Grandparents usually adore grandchildren. The old idea—that grandchildren are wonderful because we enjoy them, spoil them, then send them home to their parents—is surely true, yet the appreciation of grandchildren goes beyond that.
Many retirees we know spend huge amounts of time caring for grandchildren. One friend works full-time caring for her daughter’s children, and her ex-husband cares for their son’s children after school. Another friend has cared for his grandchildren nearly full-time for ten or more years. He says, “This is the most important work I’ve ever done.” Among people we know, their experiences with grandchildren run from occasional visits through full-time, legal guardianship and parenting.
First, in 2010 my wife and I volunteered in Peru for a month, and I worked in a school with kindergarteners. My Spanish was primitive, and I was unable to take charge of a class, with one exception. The kids loved singing, and like all young kids, they didn’t tire of repetition. I remembered two songs, “Mr. Lee,” by the Bobbettes (one, two, three, look and Mr. Lee …) and “Old MacDonald,” both of which embody small English lessons. We sang them over and over. The children jumped, danced, waved their hands and feet, and sang with abandon. Soon they learned their numbers and all the major farm animals in English, and I learned them in Spanish.
I enjoyed the kids and cared for them greatly when I was with them. Then they went home.
Second, my wife and I spend nearly three months last winter in Vermont where we lived near our grandnieces (now almost four and nearly two years old) and grandnephew (less than a year old). Our grandnephew lived almost an hour away, so we saw less of him. But our grandnieces lived only a few minutes away, and we saw them often.
Each had her own personality. Olivia, the older, enjoyed cleaning her room and keeping things in place. She had ideas about everything, and she enjoyed explaining them in all their nuances. In the process, she tended to command the room and set the agenda. She yielded to adult intervention, but given a chance, she took charge.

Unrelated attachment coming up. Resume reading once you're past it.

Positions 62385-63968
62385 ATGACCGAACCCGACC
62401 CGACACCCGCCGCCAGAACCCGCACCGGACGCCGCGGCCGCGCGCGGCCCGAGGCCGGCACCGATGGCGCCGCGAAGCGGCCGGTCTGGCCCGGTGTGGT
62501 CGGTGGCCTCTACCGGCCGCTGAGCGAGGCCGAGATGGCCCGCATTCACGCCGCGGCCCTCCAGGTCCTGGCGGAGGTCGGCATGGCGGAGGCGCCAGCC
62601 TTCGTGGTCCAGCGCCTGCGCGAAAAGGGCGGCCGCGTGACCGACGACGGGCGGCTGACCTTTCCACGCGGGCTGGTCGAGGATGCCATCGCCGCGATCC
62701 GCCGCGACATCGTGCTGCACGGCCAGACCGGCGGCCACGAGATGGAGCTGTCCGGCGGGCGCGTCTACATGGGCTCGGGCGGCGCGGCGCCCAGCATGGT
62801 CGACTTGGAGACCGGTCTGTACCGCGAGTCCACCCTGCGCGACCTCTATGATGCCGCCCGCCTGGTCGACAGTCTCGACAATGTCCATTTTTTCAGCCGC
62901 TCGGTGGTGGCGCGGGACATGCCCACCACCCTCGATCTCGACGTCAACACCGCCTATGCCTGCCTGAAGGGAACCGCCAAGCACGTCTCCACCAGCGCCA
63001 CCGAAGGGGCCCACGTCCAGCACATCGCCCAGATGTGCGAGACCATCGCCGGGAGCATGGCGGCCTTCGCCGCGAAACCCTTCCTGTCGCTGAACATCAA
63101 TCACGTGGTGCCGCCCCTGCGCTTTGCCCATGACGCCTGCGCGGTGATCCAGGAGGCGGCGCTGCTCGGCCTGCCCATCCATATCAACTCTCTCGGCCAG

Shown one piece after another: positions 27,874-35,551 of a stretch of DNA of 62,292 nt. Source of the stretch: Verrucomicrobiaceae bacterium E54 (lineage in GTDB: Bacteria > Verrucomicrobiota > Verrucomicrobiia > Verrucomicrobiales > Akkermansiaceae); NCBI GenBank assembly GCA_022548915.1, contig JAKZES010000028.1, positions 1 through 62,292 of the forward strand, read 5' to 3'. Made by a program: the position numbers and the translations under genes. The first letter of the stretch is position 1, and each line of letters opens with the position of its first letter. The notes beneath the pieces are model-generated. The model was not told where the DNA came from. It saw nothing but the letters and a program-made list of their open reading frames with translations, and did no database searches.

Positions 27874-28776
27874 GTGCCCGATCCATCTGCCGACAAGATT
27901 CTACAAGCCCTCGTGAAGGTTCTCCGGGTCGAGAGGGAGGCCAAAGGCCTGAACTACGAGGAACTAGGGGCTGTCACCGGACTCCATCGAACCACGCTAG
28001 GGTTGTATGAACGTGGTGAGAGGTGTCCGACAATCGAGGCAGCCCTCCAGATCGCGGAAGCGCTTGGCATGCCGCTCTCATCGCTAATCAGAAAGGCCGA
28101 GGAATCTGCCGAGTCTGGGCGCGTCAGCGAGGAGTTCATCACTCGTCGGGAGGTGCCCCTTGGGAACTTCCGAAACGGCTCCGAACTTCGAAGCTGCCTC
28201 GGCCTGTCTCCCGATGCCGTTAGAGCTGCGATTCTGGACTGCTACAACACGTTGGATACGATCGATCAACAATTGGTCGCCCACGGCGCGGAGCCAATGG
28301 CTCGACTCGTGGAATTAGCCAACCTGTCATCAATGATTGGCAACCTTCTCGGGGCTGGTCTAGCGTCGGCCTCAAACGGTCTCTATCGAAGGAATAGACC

Victoria, less than two years old, talked less, but she loved life just as much. She displayed a hell-bent, almost reckless approach to life’s opportunities. I can imagine Victoria running full speed toward the top of a stairway and sailing off into the air with her legs still churning as the stairs fall away below. She has never done that, but if we heard she had, we wouldn’t be surprised.
We could see family traits—genetic and behavioral—in these children. And we looked out for them, even when their parents were near. We felt a distinct responsibility. In Peru, the responsibility was less tangible.
As a volunteer teacher, I truly lived the old idea: enjoy them then let them go home. But with our grandnieces and grandnephew, I glimpsed what grandparents experience everyday—a hint of immortality.
An Addendum on Driving with Buddha
Today, The Wall Street Journal published a summary of recent research showing that teens had fewer auto accidents when listening to background music (blend of soft rock, easy listening, and light jazz) than when listening to either music of their own choice or no music at all. In the last post, Buddha didn’t want me to turn on the radio: possibly he didn’t trust my taste in music, perhaps he was not yet informed of the latest research, or maybe he has little in common with teens. If he visits again, I’ll ask him about it.